You won’t learn anything here.
I notice that I’ve had quite a few hits via baidu for a history of English lit. and A Dream of Red Mansions recently. I’m not sure why I’m getting hits for the former. Perhaps this term’s major essay at some university here is to write about the history of English literature. Unfortunately, I don’t have any substantive information on that one, but if you go to the antiquated Cambridge History of English Literature on Bartleby, you might find something of use. However, you should be going and doing research in your university library.
As for A Dream of Red Mansions, I wonder whether that’s come up because of a kids-these-day rant that was reported recently on Danwei. It was triggered by a comic version of A Dream of Red Mansions which takes some liberties with the story in the best traditions of parodies. But as the article says, this version was published four years ago and no one seems to have minded at the time. (One note, though. I’m not sure whether this is a comic book [i.e., manga] or a comedic, but otherwise prose rendition.)
Anyway, let’s give baidu what it wants. There was this sexy girl with long legs, and she had big boobs. She was a sexy girl with big boobs. Now, let’s see how long it takes for me to find that I get a hit or two via baidu for these terms. This time I’ll know that I actually wrote them.
Google in China. Noch einmal.
Another article about Google in China in The Observer today along with the usual arguments from both sides.
At the first Internet Governance Forum in Athens, starting tomorrow, the firm will insist its presence in China does more good than harm by getting more information to more people.
As we all know, Google has bugger all market share in China. In reality, it doesn’t appear to be making a significant difference.
‘We’ve made an empirical judgment, though, that being able to hire Chinese employees and have them be part of the Google culture and be free-thinking, freewheeling internet people … when you add it all up, we think we’re helping to advance the cause of change in China.’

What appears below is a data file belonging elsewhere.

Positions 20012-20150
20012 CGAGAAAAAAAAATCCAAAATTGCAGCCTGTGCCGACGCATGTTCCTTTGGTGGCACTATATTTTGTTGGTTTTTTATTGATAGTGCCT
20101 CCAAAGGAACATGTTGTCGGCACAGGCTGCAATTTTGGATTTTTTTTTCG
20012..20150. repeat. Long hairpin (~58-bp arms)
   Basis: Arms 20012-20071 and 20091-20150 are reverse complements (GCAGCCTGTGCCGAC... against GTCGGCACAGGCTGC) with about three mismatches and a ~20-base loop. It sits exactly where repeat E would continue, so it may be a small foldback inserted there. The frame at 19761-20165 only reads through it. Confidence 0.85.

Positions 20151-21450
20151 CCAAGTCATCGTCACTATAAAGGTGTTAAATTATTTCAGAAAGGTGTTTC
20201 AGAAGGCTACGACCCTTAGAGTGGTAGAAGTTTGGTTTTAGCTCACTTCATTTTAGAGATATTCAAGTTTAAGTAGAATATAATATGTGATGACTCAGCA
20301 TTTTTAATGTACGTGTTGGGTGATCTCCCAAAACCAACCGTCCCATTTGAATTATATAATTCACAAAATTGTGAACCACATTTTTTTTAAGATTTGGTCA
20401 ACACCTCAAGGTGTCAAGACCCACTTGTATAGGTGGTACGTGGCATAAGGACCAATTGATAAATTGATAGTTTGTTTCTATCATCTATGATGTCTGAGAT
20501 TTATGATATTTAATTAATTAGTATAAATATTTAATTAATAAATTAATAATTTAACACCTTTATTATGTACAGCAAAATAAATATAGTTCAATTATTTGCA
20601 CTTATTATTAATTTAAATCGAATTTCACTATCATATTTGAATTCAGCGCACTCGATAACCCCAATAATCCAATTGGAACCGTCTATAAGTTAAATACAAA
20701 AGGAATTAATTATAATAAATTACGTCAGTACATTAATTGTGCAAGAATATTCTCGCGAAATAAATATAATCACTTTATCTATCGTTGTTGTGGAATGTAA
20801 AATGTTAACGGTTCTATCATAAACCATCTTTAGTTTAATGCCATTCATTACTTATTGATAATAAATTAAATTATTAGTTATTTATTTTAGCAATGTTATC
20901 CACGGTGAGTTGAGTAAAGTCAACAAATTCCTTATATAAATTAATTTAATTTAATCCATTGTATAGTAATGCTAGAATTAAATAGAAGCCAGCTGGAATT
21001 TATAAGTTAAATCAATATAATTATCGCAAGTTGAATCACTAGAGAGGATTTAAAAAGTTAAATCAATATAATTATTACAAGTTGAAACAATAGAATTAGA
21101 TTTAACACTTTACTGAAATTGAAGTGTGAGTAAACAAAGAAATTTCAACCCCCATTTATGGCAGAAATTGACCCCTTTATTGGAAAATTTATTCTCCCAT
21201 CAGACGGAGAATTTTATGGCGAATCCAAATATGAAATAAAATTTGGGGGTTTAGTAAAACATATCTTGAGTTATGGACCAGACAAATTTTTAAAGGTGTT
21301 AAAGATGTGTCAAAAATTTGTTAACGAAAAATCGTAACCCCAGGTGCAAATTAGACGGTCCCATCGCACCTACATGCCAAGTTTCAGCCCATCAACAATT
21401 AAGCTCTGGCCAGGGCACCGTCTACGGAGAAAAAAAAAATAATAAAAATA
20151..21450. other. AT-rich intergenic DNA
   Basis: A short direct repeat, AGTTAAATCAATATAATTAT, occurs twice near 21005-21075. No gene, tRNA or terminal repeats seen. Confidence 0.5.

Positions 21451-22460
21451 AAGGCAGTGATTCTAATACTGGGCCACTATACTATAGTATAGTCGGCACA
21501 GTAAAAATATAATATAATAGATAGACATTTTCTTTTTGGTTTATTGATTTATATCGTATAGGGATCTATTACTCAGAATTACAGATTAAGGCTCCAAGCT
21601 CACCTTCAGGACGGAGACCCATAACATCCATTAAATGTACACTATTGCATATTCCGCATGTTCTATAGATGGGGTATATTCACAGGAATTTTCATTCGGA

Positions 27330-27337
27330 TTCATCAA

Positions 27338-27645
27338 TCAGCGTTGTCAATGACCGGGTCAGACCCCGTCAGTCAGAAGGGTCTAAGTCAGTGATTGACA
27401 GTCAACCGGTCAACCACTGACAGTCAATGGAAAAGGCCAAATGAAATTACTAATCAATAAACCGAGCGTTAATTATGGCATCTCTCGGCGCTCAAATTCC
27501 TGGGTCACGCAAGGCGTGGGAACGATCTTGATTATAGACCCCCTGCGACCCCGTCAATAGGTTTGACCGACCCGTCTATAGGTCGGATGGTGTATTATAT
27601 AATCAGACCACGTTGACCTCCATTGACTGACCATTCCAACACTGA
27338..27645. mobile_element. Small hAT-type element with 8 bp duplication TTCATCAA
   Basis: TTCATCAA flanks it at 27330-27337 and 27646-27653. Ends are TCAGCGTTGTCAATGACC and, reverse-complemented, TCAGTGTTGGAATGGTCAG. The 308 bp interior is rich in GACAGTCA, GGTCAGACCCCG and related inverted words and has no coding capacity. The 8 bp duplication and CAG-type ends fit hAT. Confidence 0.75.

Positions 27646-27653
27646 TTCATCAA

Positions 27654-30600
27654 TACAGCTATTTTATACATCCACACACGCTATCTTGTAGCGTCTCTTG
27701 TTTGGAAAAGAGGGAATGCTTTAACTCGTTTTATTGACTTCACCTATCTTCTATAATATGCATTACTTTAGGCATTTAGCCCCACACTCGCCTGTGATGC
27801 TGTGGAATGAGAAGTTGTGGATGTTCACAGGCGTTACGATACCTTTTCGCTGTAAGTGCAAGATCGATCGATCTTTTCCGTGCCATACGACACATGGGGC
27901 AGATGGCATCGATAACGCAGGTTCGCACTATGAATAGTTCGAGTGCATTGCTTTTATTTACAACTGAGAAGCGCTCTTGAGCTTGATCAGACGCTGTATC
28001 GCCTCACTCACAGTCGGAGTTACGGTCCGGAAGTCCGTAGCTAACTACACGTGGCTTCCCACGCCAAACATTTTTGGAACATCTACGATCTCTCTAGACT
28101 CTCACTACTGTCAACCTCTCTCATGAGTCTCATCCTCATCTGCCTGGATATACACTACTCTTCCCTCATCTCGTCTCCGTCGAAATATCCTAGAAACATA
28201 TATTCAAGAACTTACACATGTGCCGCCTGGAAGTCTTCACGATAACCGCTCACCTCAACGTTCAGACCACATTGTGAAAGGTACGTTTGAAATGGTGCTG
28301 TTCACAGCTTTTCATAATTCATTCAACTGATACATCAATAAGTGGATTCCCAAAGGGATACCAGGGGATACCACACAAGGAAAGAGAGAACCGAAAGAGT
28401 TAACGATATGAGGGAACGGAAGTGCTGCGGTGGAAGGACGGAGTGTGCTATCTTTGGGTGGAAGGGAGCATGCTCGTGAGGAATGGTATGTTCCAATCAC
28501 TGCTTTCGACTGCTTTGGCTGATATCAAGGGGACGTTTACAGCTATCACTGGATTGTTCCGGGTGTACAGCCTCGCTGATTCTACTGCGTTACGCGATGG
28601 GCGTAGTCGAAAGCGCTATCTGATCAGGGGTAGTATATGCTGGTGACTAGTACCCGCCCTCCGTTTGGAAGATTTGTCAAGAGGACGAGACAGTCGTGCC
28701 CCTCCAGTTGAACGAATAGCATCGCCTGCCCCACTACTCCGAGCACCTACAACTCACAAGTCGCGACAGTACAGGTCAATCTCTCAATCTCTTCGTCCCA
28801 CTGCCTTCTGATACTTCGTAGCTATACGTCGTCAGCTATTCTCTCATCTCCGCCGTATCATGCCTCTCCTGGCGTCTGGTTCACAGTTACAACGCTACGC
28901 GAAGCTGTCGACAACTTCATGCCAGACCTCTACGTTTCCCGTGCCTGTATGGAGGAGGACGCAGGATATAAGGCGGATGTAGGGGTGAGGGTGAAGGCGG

Yeah, you keep telling yourself that. Just how many Chinese employees does Google have? Does the company really believe that such a small number of people is really going to make a difference? Also, where’s the main clause after “that”? I’m not sure whether the ellipsis means that material has been omitted, or the commentator simply trailed off.
‘We do see Google with a search engine in China that gives very different results from the one for the rest for us. I think the starkest example is the picture search for Tiananmen Square. We get the man in front of the tank; in China you get a happy, smiling couple, standing in Tiananmen Square as tourists.’
Another tiresome generalisation. It makes it sound as if all Google search results are warped and twisted. I do a search for “sexy girl long legs big boobs”, but all I get is a link to a page on model workers in Hunan, 1954 – 1957. (No, that’s not what I actually get. The top link for such a search is to a site which – I’m guessing ‘cos I’m not going to go near it – aims at “pick[ing] up cullies to increase their stock”.)
[27.08.13. A thought pops into my head while I’m editing this. What if you only want tourists grinning witlessly in Tiananmen Square and don’t want scenes from Tank Parking Day? All right, I suppose you can refine your search.]
I don’t believe it.
In another article from The Observer, it’s reported that books on atheism are the belle du jour of the publishing world.
A glut of popular science books making a trenchant case against religion have soared up the bestseller lists both here and in America.
I’m sure our hack didn’t really mean to imply that only books about science can make a case against religion, but I’d guess that if you asked for the antithesis of religion, most people would say science.
Dawkins’s book is also selling rapidly in the UK. ‘In terms of sales it’s vying with Jamie Oliver,’ said Alister Babb…
Jamie Oliver. Isn’t he that theologian? [Mr Bamboo. Isn’t he that pointless picky pedant? –ed.]
‘The God Delusion is selling four times as many as the next bestselling science book.
But is The God Delusion principally a science book, or is it principally anti-religious polemic? I can’t see how a book that specifically attempts to debunk religion can be described as a science book even if it employs science as part of its arsenal against it. It’s also possible to make a sound case against religion using logic without summoning science to the cause.
However, I am aware that religion has been attempting to subvert science with such idiotic ideas as Intelligent Design, which purports to give nonsense a sound factual basis. If we are going to debunk pseudo-science, then scientists are just the people to do it. But what are the aims of these books? I assume that some of them are intended to address scientific fallacies that have been pressed into religious service rather than debunk religion outright; others may be a more direct attack on religion through science (which seems to be the aim of Dawkins’ book from what I can gather).
If you’re wondering what’s happening, I’m trying to think of a suitable concluding sentence. I fear this may have to be it.